Here's a list of items you'll need to check out:

1. Teacher Qualifications - International schools have higher qualification requirements that either public or private schools. English fluency, a Bachelor's degree and teaching certificate from an accredited university, and a minimum of two years experience are usually required.

Other nice-to-haves include some knowledge in the local language and some overseas teaching experience.

Teacher requirements for public schools are much less stringent, teaching experience is not required and in some cases even a teaching certificate is not required. But be careful about accepting a teaching position where your salary is barely above your cost of living and working conditions are difficult.

2. Location - When deciding on a country you might like to teach in be sure to consider the following:

* Outside Interests and Activities - Teach in a country that is suited to the activities you enjoy doing, for example, snow skiing in Western European countries in the Alps or scuba diving in Thailand, Burma and Indonesia ( I hear its the best).

* Cultural Interests - If your interests lie in learning about and living among people of a different culture. China, (in my opinion) would be a very interesting country to experience. Be aware of any cultural differences; for example, the treatment of women in many Asian and Middle east countries is certainly different than in most North American and European countries. In any case be sure to select a country whose customs and culture suit your comfort level.

3. Contract Commitment - Different schools require commitments for different lengths of time, anywhere from 6 months to 2 years. You may be on the hook to reimburse the school for their expenses if you decide not to meet the commitment. So decide on the time you wish to be away or select a school where a commitment is not required.

4. Income - Money should not be your main reason for teaching overseas. You won't get rich. But, when considering the salary that you will be paid, remember that your residual income after you deduct living expenses (housing and food) and taxes (Tax rates differ among countries)is what really counts.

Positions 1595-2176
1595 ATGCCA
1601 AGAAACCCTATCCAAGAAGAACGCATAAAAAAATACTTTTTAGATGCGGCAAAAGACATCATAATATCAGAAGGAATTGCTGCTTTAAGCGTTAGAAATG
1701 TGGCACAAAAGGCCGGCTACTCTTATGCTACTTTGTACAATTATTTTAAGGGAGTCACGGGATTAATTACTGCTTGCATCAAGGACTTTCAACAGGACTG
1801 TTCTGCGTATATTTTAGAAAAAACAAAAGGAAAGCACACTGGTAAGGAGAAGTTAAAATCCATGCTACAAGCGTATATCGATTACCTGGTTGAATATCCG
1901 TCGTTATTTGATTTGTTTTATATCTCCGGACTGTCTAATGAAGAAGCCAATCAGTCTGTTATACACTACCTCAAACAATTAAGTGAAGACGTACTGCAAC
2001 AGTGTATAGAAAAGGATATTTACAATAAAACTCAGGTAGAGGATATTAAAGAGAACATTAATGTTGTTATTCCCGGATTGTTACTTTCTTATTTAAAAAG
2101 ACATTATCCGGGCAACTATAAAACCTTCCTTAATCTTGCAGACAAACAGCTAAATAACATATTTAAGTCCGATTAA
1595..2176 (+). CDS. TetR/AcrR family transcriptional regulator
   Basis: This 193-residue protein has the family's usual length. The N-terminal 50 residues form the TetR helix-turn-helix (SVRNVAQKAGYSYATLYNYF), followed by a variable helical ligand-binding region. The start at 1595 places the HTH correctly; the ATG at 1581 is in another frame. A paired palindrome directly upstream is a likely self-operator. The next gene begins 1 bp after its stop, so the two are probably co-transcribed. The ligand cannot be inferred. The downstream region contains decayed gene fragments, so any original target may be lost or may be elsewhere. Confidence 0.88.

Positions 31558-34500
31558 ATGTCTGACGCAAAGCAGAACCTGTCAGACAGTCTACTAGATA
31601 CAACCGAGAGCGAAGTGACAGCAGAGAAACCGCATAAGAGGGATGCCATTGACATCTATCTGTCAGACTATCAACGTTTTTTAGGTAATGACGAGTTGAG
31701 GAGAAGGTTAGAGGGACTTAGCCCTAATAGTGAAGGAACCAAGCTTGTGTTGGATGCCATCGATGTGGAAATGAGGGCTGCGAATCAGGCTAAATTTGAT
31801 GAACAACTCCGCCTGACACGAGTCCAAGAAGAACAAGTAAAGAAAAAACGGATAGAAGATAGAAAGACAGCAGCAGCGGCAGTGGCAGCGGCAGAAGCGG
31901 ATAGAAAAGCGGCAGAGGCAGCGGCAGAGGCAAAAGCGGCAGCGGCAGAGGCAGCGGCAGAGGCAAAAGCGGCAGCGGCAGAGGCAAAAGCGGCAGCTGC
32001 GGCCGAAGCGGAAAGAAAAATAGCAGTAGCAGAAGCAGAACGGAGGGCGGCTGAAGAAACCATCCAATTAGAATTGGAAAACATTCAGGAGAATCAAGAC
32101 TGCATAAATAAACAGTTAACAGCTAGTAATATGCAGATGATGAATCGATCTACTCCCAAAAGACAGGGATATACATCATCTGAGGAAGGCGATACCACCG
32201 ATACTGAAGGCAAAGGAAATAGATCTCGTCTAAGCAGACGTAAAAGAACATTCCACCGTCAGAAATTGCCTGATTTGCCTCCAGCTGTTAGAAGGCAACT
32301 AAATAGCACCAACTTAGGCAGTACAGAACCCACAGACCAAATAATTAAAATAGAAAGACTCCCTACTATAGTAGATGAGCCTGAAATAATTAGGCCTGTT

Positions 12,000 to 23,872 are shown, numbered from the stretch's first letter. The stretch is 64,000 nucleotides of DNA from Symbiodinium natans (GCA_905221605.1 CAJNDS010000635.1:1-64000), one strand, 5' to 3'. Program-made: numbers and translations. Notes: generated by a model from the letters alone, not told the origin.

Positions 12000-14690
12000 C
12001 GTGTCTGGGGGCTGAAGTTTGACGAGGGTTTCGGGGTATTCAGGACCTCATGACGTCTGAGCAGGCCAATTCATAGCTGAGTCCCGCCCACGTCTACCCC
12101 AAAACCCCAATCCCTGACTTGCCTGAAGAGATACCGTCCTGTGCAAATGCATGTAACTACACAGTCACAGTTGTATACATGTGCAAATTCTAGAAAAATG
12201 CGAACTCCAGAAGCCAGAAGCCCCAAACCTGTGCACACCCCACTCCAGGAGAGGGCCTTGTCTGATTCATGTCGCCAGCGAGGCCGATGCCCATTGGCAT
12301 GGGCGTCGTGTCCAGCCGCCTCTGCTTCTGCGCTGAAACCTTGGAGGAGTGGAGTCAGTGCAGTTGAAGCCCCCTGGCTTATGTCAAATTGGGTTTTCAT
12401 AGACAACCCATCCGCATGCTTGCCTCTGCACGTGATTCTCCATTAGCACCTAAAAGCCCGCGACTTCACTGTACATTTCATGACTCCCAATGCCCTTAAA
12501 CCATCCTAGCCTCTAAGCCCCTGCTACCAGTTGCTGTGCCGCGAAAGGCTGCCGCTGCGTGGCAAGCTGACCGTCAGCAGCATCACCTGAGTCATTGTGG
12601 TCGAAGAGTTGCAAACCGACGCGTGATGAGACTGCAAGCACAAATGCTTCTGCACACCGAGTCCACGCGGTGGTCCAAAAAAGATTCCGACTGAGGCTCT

Be sure to find out about the rules within your own country for paying taxes on income earned outside the country.

Don't forget to factor in any bonus pay you may receive at the completion of your contract, included airfare, medical insurance and other perks that your employer may provide.

5. Working Conditions/Environment - This would include:

* Hours per day and per week that you will be asked to teach. Normally you get your weekends off.

* Class size - Public school classes may have up to 50 students, while private and international classes are much smaller.

* Vacation time - International schools may offer more frequent and long breaks, ideal for touring the country.

* Social Activities - How many other teachers from your country and foreign teachers typically work at the school? What clubs, associations, activities are in the vicinity to help you develop friendships?

6. Language - Become more fluent in the language of the country you're going to.

Teaching jobs overseas can be very rewarding and exciting experiences, but as you can see there are many things to consider before deciding on the job to take. They key is proper preparation and listening to the experiences of others. .

Have You Had Any Teaching Jobs Overseas? Please Tell Us About Them!

Good or bad, your teaching colleagues and I would love to hear about your teaching experience overseas?

Where and what did you teach? How did you find the job? The benefits, the working conditions, salary, vacation, things to do, friends you made,etc.

Pay it forward and help out other teachers who are considering teaching abroad. Was it all worthwhile? What's your recommendation?